Relinquishing the Driver's Seat
Saying that autonomous cars are slowly increasing in popularity is a bit of an understatement. An idea once relegated to works of sci-fi is slowing becoming a reality, and it's seemingly only a matter of time before the majority of vehicles on our streets and highways are self-driving and we reach the end of the automotive era as we know it.
A glance at the companies investing in autonomous technologies should tell you everything you need to know about the tech's expected impact — Tesla, Google, Lyft, Uber, General Motors, and Ford are just a handful of the many companies creating, testing, and deploying autonomous cars.
While figuring out how to sell self-driving cars to consumers might be a more near-term consideration for some of these companies, no doubt others see the possibility that we're heading toward a future in which people no longer own cars at all or, at the very least, one in which owner-driven vehicles represent just a small minority of those on the road.
Bob Lutz sees such a future on the horizon.
The former VP of General Motors may have retired in 2010, but with 47 years' worth of experience, few know the automotive industry as well as he does, so when he says we're approaching the end of the automotive era, it's in every automaker and car owner's best interest to pay attention.
"The auto industry is on an accelerating change curve," Lutz wrote in an article published by Automotive News. "For hundreds of years, the horse was the prime mover of humans, and for the past 120 years, it has been the automobile. Now, we are approaching the end of the line for the automobile because travel will be in standardized modules."
Lutz expects the transition to autonomous cars to impact consumers fully within the next 15 to 20 years. The "tipping point," as Lutz put it, will be when roughly 20 to 30 percent of vehicles are self-driving, which will cause society to realize that autonomous cars are safer than those driven by humans. Human-driven vehicles will then be made illegal on roads, and car owners will either have to scrap their vehicles or trade them in for something that can drive itself.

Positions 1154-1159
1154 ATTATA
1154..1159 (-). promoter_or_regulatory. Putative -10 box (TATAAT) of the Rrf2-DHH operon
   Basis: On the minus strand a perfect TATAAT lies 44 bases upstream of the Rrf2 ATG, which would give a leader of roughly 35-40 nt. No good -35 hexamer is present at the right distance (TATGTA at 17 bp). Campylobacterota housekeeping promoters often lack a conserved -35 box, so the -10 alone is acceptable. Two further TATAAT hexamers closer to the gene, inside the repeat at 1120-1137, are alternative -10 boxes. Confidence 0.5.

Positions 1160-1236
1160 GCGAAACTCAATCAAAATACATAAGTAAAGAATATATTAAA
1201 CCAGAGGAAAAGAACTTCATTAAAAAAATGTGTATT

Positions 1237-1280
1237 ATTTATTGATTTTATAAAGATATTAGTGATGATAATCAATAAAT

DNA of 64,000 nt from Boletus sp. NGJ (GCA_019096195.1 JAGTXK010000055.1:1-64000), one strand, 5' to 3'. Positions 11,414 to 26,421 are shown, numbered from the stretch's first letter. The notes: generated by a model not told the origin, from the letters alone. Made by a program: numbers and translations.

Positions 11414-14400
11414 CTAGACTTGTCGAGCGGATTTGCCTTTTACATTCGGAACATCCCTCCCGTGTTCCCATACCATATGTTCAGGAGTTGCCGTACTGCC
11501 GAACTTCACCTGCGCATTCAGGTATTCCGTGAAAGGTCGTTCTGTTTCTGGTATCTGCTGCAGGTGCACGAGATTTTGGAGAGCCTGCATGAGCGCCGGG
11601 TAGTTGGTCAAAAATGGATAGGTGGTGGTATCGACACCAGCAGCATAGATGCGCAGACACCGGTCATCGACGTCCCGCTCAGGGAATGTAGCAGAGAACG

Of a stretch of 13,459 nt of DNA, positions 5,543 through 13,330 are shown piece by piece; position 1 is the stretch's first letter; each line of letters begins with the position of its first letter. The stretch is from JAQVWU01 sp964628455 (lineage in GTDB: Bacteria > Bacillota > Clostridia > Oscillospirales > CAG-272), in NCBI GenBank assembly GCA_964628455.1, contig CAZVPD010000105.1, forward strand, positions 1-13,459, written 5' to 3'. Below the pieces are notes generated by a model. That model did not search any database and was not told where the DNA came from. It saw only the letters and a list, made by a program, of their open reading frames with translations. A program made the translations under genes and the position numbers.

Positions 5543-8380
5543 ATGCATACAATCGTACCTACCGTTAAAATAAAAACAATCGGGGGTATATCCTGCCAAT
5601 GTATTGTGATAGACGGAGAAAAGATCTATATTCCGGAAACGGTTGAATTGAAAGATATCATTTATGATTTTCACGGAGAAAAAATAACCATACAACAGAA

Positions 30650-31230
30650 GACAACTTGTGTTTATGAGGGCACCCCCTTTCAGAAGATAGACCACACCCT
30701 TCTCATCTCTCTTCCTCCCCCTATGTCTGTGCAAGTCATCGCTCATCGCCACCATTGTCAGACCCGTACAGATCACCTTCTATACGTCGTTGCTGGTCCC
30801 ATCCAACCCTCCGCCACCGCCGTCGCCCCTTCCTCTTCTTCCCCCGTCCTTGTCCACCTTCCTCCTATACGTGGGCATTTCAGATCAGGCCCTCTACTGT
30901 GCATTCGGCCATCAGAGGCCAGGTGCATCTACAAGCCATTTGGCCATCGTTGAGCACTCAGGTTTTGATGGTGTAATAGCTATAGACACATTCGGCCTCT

Interestingly enough, Lutz doesn't believe public acceptance will be necessary for self-driving cars to find success. Companies like Uber, Lyft, FedEx, UPS, the U.S. Postal Service, and Amazon will lead the charge, each buying thousands of low-, medium-, and high-end models to advance their businesses.
Those vehicles won't be branded by their manufacturer, according to Lutz. Instead, they'll bear the brand of the company using them, so while the autonomous car may look like one of, say, Ford's models, it'll be branded "Lyft" or converted into a UPS truck.
Lutz's prediction that the end of the automotive era is nigh is supported by a number of recent assertions and actions by others.
NVIDIA's CEO thinks we're only four years away from fully autonomous cars, and Toyota believes they'll have intelligent talking cars by 2020. California will allow self-driving cars without human drivers to operate on roads by mid-2018, and Google's Waymo is expected to launch a self-driving car service within the next few months.
According to Lutz, automakers will be largely okay for the next 10 to 15 years, operating in a manner similar to what they do today. However, within 20 years, the shift to self-driving vehicles will be complete, and the human-driven automobile, repair facilities, and car dealerships will become relics of the past.
"I won't be around to say, 'I told you so,' though if I do make it to [105-years old], I could no longer drive anyway because driving will be banned," mused Lutz in his article. "So my timing once again is impeccable."
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